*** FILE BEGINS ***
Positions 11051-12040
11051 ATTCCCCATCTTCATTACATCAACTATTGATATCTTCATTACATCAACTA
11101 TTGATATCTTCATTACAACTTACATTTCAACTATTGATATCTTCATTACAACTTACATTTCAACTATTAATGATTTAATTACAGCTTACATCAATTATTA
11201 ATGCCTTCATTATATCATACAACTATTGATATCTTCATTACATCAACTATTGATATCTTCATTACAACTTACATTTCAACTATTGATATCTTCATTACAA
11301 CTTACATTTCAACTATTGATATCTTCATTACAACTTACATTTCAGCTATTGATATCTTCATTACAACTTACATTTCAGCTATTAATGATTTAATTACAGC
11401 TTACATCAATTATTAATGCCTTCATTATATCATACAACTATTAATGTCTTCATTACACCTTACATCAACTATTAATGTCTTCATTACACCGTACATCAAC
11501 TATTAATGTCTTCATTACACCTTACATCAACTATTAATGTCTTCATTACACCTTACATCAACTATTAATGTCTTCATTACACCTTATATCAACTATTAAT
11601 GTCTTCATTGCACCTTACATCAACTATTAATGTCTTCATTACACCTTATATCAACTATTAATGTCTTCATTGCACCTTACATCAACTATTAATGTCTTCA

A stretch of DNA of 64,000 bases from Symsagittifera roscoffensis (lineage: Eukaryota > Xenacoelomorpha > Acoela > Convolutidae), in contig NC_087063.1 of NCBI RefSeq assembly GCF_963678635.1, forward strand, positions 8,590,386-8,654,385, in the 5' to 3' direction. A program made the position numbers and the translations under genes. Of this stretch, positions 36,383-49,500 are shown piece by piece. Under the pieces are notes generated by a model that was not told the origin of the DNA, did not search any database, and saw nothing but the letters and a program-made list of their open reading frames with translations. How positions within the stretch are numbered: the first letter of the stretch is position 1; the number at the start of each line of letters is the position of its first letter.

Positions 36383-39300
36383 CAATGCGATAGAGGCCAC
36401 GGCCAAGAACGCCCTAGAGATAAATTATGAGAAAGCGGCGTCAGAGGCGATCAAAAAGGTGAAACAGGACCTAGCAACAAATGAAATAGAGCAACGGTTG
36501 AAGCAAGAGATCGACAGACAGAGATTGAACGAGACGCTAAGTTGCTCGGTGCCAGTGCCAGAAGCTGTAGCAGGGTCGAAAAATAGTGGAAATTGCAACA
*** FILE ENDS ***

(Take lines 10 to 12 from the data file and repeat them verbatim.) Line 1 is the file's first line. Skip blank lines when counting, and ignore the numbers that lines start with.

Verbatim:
Positions 36383-39300
36383 CAATGCGATAGAGGCCAC
36401 GGCCAAGAACGCCCTAGAGATAAATTATGAGAAAGCGGCGTCAGAGGCGATCAAAAAGGTGAAACAGGACCTAGCAACAAATGAAATAGAGCAACGGTTG